One of the displayed architectural vessels which struck me for its detail and intriguing shape was a Moche ritual vessel from 400-600 A.D. (see picture). The vessel is a bottle in a spiralling, pyramidal shape, on top of which sits a figure under a roof, withheld by four pillars. The figure wears a little conical hat, earrings and a big necklace while holding something that looks like a weapon. The expression on its face is unhappy, or fierce, and reflects the figurative style of contemporary Moche representation. The spiralling platform is ornamented with high relief sculpted snails and felines painted in red slip, who seem to be ascending toward the figure.
The practice of placing miniature buildings in tombs is certainly not unique to the Moche culture, nor even to Southern America. We find it with the greeks, the ancient Egyptians and in Han China. (see links British museum) Uses and meanings differed. As Pillsbury writes, these architectural models were ‘distillations of ideas about the symbolic significance of architecture’ – they embody political or religious power. For the ancient Egyptians, the structures were called ‘soul houses’, because they were meant to contain liquid offerings for deities. The soul itself seems to have been thought of as something liquid, which was contained in a vessel – a body, yes, or – after that stops working, in a ceramic pot. A pot that is a vessel for both sustenance and souls. In a sense, perhaps our actual houses can be read in the same way – vessels that contain us and our souls. Essentially then, the house becomes an extension of our terrestrial bodies, it is another form of container, just as a jug would contain water, and a barrel, grain.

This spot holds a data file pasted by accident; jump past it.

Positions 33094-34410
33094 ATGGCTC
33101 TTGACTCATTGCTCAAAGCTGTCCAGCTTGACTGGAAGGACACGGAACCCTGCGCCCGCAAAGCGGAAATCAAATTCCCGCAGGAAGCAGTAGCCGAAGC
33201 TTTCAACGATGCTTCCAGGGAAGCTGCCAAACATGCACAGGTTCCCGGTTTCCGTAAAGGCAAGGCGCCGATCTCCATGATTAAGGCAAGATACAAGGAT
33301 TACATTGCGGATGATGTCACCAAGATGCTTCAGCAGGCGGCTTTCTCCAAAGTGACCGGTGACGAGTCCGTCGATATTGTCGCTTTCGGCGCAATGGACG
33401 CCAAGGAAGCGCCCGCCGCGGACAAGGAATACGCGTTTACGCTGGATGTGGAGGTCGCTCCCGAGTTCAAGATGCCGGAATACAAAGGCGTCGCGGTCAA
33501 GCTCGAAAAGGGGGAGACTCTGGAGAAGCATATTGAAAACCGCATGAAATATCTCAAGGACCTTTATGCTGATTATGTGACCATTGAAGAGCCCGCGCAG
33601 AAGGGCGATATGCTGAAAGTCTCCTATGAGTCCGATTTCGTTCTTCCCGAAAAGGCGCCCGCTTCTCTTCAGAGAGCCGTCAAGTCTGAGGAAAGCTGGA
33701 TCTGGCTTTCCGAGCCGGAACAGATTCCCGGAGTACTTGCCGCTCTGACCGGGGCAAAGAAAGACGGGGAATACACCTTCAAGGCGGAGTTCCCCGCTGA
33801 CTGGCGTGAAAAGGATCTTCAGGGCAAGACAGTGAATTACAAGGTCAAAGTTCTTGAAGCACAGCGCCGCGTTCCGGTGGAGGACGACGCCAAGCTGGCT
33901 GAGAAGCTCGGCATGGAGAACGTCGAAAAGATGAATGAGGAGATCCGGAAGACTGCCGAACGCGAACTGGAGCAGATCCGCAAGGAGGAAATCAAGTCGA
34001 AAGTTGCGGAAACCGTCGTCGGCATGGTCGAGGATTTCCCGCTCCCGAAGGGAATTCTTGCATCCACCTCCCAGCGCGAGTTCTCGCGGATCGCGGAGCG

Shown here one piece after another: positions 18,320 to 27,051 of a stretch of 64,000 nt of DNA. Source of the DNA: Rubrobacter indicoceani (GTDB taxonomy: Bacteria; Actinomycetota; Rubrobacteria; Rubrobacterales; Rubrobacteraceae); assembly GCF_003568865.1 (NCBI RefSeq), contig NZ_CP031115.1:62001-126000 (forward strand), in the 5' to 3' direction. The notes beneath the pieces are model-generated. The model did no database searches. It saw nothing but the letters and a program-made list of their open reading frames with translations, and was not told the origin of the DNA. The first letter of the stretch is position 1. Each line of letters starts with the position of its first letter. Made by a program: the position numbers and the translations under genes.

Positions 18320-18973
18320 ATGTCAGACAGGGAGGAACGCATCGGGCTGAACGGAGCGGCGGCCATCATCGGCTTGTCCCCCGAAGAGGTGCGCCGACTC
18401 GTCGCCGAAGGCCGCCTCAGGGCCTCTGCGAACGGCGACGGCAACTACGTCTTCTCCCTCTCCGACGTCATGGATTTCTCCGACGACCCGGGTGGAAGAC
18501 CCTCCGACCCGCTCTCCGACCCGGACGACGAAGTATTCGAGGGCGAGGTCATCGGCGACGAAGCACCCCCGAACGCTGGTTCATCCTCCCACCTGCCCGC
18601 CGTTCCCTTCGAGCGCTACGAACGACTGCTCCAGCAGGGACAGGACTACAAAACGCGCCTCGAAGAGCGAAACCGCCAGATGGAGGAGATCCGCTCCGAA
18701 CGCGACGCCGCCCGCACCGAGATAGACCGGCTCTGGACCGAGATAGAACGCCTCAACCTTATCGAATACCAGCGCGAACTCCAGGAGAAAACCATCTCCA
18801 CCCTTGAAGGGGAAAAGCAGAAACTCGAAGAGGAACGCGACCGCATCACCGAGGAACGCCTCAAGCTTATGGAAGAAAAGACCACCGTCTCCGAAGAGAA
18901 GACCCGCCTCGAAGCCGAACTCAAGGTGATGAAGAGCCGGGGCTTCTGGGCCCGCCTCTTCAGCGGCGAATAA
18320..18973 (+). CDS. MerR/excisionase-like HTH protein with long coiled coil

Not much is known about Moche burial rites, and I do not pretend to have done enough research to be able to say what exactly those populations were thinking, or hoping, when burying their dead with small scale houses. They might all have had very different reasons – but the fact that it is a recurring occurrence worldwide, in different epochs of human history, points to a deeply human need for dwelling. To me, this is about safety, about having a place that is known and welcoming when faced with the uncertainties of their new life.
Hair-Working In Late Georgian Memorial Jewellery: A Sentimental Industry? By Lauren Bennet
This is an eighteenth-century mourning jewel, made after the death of four (probably) family members, engraved with their names and enclosed with locks of hair. Today it is a relatively ‘invaluable’ object due to the standard of its artistry, and quality of materials. Perhaps this is why the pendant is currently hidden away in the Metalwork archives at the Victoria and Albert Museum.
The fashion of hair-working in jewellery is unheard of nowadays; to us the idea of adorning the body with another person seems rather grotesque! Yet, hair as a material in mourning jewellery used to be so popular that in the nineteenth century hair-working became a common craft at home. The physical activity involved in manipulating the hair of a loved one aided the grieving process by stimulating emotional or even erotic attachment to the deceased. What is to us a morbid fascination is common in contemporary hair-working manuals of the time. Alexanna Speight’s 1871 manual The Lock of Hair gives an insight into and even step-by-step illustrated instruction to the art of ornamental hair-work.